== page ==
Why Strengthening Your Hip Flexors Is Important

Ignoring these key muscles could lead to long-term mobility issues—and could affect your performance short-term.


BY ELIZABETH MILLARD |

  • Weak hip flexors could lead to mobility issues as you age, according to new research.
  • Regularly incorporating hip-strengthening exercises—like hip thrusts—into your lower-body strength days can improve mobility and prevent injury.

When it comes to strengthening your lower-body muscles that power your running, most runners focus on quads and hamstrings—but are you showing your hip flexors enough love? A recent study in the Archives of Gerontology and Geriatrics suggests that ignoring them could lead to mobility issues as you age.

Researchers looked at 433 older adults and assessed their physical function through handgrip strength, hip flexion, hip extension, hip abduction, knee extension, and toe flexion.

They asked the participants to do several mobility tests, such as standing up from a chair five times without using their hands—often used to measure “transfer skill,” which means your ability to activate your lower-body muscles quickly—as well as standing on one chair, and sprinting up a set of stairs. A year later, they took the same assessments and tests to determine whether their function had increased, stayed the same, or decreased.

People whose function had decreased had significantly weaker hip flexor strength compared to those who did the same or better on the tests. This led researchers to conclude that focusing on hip flexor strength could have considerable benefits as you get older.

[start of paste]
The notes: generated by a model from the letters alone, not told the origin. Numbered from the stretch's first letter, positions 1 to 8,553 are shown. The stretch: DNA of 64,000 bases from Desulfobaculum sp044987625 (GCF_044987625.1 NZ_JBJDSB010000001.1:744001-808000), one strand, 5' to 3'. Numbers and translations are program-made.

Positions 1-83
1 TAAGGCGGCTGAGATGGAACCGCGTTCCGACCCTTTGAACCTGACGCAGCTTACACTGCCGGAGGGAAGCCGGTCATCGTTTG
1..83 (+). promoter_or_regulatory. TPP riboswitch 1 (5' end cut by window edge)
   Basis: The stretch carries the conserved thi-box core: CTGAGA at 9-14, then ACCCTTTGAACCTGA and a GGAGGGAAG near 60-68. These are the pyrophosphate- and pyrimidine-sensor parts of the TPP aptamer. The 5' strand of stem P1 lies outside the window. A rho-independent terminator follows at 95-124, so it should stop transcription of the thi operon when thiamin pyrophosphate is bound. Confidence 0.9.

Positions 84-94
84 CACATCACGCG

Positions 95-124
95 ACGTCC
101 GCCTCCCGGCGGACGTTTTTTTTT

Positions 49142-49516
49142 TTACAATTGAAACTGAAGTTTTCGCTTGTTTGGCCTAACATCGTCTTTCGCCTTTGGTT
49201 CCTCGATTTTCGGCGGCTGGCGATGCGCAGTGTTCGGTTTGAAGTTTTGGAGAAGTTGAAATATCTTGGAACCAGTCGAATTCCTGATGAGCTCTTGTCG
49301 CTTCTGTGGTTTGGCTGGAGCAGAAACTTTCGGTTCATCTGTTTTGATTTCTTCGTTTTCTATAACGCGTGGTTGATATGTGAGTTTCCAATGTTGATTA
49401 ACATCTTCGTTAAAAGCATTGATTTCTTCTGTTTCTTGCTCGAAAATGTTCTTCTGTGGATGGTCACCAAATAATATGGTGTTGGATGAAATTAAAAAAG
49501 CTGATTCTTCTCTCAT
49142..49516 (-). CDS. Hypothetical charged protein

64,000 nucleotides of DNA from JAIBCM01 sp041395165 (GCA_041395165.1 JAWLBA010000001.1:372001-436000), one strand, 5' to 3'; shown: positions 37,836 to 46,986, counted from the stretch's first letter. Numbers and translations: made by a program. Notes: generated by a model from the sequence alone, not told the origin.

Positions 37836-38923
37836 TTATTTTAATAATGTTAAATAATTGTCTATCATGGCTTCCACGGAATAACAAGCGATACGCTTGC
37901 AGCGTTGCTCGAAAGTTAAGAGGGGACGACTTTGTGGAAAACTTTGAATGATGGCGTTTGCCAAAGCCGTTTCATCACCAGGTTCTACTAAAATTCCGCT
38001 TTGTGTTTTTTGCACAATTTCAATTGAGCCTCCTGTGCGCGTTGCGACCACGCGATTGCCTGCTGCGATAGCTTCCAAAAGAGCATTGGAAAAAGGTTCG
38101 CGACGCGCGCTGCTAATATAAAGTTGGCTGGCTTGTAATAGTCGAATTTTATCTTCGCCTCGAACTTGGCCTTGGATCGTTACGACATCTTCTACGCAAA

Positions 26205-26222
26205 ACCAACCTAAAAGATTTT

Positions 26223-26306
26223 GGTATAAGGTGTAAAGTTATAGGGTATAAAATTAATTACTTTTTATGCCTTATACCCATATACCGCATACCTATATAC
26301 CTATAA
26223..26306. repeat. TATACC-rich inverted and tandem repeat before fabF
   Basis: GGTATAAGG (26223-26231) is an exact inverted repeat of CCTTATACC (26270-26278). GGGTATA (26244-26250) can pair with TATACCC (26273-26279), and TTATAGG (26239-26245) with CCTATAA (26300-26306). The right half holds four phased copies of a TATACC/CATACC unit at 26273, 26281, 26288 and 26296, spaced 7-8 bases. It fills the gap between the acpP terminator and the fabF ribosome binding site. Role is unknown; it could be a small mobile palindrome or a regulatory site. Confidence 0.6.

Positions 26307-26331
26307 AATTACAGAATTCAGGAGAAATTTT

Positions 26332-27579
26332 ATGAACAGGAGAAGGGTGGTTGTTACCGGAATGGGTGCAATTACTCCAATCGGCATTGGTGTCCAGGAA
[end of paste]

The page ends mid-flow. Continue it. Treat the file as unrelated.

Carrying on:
Although the study was done on somewhat sedentary older adults, the results can apply to younger people and those who are active. In fact, running—and other sports with repetitive motion—might put you at more risk for weak hip flexors if you don’t take the time to focus on strengthening them.

For example, a study on young adult soccer players looked at muscle activation during play and found those with restricted or shortened hip flexor muscles showed less activation of gluteus muscles, which could put them at higher risk of lower-extremity injuries.

Another study, also on soccer players, found that hip thrust exercises—rather than squats— boosted sprint performance, largely because it allowed the gluteus muscles to fire more effectively.

Hip thrusts are also a great option for improving strength in the hip extensors, according to Brad Schoenfeld, Ph.D., C.S.C.S., assistant professor in exercise science at CUNY Lehman College. With any introduction of hip-strengthening exercises, though, the advice is the same, he told Runner’s World: Take it slow, learn proper form, and focus on higher reps and relatively lighter loads to get enough practice.

 

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